Aston Martin is setting up its new SUV and electric car plant in Wales with a production line running at twice the speed of its Gaydon HQ factory, as it searches for greater manufacturing efficiency.
Workers at the new St Athan plant will have half the time to fit components compared with those at Gaydon, where the Vantage, Rapide, DB11 and DBS Superleggera are built. The assembly stations at St Athan are planned around a 20-minute ‘Takt’ time – the industry standard for organising production lines – compared with Gaydon’s 39 minutes.
“St Athan will be more efficient because it’s a new plant being set up with the benefit of 15 years of experience of operations at Gaydon," said Aston Martin.
The Welsh plant will make 7000 cars per year, the same number as Gaydon but on one instead of two lines. St Athan consists of three converted RAF hangars – the first a body-in-white plant, the second a paint shop and the third a final assembly hall.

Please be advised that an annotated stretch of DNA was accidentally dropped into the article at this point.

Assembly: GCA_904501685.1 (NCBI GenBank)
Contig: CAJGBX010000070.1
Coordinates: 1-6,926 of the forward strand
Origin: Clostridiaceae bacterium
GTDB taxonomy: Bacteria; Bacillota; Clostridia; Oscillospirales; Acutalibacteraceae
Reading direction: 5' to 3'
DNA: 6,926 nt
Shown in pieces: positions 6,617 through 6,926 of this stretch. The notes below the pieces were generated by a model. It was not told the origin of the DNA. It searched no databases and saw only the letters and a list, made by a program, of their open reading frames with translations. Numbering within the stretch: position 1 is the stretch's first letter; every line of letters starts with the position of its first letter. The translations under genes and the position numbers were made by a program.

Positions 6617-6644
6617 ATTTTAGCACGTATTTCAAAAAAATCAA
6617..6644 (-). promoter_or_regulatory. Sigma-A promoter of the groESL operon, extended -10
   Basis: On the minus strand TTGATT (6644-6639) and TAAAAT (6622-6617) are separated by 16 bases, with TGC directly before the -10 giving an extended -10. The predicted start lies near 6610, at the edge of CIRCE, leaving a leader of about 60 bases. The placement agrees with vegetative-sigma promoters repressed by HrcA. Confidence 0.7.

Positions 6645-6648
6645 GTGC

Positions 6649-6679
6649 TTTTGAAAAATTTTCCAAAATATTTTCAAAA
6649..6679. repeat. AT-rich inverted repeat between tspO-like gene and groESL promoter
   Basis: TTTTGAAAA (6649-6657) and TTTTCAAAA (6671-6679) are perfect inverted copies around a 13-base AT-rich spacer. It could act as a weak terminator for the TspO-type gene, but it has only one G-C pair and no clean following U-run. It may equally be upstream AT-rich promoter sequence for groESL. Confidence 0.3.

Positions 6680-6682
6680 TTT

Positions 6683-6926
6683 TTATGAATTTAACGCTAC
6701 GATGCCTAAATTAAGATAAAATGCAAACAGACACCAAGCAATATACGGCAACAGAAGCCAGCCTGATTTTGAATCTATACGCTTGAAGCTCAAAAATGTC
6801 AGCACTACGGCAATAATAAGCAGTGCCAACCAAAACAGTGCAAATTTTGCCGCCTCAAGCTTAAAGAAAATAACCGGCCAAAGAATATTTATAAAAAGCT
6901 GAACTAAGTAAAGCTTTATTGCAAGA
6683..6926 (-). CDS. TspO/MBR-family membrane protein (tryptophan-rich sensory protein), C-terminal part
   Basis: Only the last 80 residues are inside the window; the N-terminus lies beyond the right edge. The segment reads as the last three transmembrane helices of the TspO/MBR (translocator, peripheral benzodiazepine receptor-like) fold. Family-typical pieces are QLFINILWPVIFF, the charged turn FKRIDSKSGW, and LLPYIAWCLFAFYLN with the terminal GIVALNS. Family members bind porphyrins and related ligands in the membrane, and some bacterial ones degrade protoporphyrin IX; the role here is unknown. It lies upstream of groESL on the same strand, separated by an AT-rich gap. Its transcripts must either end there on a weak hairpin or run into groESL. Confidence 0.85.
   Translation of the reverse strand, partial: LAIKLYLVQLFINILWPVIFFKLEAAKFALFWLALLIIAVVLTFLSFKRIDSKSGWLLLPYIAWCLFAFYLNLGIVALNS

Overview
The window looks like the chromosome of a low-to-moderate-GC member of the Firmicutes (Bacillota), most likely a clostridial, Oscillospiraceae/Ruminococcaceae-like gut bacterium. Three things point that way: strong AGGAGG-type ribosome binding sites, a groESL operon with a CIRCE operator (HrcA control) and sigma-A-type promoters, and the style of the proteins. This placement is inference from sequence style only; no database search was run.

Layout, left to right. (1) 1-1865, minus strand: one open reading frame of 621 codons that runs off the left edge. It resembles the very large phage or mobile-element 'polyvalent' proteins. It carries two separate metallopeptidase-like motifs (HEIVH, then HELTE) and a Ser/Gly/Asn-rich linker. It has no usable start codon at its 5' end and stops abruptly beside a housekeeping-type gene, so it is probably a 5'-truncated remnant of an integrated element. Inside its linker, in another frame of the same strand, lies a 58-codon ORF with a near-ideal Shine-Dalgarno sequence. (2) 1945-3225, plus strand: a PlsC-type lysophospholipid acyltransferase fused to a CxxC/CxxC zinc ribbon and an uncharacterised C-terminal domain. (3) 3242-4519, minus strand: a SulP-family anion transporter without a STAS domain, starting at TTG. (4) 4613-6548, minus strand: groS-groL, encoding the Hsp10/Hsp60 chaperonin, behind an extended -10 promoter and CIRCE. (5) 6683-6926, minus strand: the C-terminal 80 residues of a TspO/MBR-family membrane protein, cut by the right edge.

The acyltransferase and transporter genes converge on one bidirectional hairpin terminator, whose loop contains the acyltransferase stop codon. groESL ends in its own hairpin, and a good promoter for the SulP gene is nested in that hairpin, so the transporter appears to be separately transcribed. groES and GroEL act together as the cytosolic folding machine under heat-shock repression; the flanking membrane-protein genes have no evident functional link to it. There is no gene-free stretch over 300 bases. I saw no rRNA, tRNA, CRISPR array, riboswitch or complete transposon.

The factory will launch pilot production of the new DBX SUV next spring, with a series of models known internally as PT2 (for Production Trial 2). Spearheading the electric push at Aston Martin, the Rapide E will also be produced at the site in 2019, when doors officially open. In 2021, the Lagonda luxury brand's first car will enter production, as part of an all-EV line-up of Rolls-Royce rivals.
Based on the Rapide four-door and powered by an 800V, 65kWh battery pack and two rear-mounted motors with a total of 602bhp, the Rapide E will be built in a former warplane paint facility on the St Athan site. Once the limited run is complete, the unit will be converted to a pilot production plant where Aston engineers can trial new production methods for future models.